Prepared by A. Gushgari
Eurofins Pandemic Prevention Services, 800 Riverside Drive, West Sacramento, California, 95605, United States
Contact Information: [email protected]; 480-490-3017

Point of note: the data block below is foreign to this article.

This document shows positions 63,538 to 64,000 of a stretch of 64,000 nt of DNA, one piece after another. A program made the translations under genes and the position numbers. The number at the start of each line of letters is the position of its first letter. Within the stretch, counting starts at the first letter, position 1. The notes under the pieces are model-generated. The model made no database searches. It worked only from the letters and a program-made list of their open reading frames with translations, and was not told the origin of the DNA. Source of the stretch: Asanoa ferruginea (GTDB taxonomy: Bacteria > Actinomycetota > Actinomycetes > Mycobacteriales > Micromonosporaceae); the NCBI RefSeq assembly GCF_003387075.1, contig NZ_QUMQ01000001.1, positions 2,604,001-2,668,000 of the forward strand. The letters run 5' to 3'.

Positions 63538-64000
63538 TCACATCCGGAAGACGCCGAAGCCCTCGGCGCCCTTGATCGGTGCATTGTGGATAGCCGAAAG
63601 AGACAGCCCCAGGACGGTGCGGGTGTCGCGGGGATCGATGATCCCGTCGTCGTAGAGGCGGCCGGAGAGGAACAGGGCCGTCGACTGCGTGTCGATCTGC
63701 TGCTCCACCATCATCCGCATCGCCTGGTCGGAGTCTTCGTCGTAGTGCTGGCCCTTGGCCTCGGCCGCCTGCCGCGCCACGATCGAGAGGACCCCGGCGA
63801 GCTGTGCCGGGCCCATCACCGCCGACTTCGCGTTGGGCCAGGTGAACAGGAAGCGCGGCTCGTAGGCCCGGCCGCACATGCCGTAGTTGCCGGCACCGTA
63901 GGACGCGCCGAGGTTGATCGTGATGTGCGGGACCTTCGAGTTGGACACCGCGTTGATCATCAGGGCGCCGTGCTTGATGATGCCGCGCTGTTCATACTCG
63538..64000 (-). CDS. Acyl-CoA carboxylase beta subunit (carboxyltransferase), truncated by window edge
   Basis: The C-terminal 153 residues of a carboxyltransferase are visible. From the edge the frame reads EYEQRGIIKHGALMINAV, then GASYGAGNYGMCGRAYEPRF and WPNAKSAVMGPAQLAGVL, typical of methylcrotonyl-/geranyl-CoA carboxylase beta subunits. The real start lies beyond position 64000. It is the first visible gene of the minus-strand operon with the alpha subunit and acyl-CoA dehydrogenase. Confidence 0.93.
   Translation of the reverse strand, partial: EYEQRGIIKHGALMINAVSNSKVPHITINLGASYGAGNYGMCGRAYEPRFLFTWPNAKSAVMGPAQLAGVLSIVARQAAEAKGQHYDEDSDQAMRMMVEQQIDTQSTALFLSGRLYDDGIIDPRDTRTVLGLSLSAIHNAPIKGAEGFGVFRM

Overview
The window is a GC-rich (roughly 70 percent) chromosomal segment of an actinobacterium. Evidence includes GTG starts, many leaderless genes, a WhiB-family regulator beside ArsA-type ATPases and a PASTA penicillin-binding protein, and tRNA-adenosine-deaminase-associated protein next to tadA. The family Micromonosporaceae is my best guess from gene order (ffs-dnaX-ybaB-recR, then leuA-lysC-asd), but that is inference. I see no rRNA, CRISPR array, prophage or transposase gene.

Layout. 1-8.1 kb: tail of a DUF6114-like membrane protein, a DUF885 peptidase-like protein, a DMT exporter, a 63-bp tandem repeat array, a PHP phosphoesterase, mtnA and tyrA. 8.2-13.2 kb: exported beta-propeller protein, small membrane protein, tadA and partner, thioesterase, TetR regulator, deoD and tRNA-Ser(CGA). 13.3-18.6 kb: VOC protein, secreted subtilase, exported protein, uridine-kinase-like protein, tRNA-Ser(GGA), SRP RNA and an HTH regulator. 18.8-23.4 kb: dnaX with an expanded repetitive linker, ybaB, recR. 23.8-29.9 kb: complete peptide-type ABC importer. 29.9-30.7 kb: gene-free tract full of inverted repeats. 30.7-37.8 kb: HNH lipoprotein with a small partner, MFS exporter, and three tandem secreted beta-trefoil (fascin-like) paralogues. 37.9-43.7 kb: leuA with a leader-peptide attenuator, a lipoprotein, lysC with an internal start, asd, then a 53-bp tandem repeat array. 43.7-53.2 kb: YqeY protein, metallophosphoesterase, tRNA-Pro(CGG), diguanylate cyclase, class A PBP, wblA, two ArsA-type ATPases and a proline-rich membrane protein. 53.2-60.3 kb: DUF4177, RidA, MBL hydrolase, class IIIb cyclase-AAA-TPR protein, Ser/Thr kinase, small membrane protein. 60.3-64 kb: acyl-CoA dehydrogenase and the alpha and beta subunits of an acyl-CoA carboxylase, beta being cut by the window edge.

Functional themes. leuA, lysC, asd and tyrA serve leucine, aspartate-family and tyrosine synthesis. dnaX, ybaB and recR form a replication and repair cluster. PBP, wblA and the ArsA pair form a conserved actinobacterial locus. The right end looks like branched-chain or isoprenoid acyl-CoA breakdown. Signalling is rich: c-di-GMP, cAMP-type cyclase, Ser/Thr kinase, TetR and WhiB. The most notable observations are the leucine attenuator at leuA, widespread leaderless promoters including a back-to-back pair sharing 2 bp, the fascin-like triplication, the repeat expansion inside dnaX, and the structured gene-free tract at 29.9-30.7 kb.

The field of wastewater surveillance provides a wealth of information that has significantly contributed to addressing some of the worst health crises in recent times, ranging from the U.S. opioid epidemic to the global SARS-CoV-2 pandemic. The establishment of the CDC National Wastewater Surveillance System (NWSS) has created a robust network of wastewater surveillance activity in the United States that can be adapted to address region-specific health events and future pandemics. However, the future of wastewater surveillance remains an important (and hotly debated) question. This presentation delves into the feasible avenues for expanding the wastewater surveillance methodology through analyte expansion, custom samplers, real-time sensors, and their applications across various industries and professions. Promising research suggests that wastewater surveillance methods can be applied to monitor a host of "biological insults," such as influenza, Cryptosporidium, Giardia, mycotoxin exposure, hepatitis, dengue, West Nile, Zika, and yellow fever. There is also a growing interest in the detection of “chemical insults”, which can provide information on narcotics consumption, pharmaceutical and personal care product (PPCP) use, PFAS and hazardous chemical exposure, microplastic exposure, as well as community health and lifestyle data. Furthermore, the adoption of advanced technologies such as artificial intelligence and machine learning algorithms offers the opportunity to transform the wastewater surveillance landscape by facilitating the development of "smart sewer" networks and predictive analytics capabilities. The field of wastewater surveillance is poised for a revolutionary advancement that will create significant opportunities for professionals across the scientific, engineering, and technology industries, ultimately leading to improved health and quality of life for the populations we serve.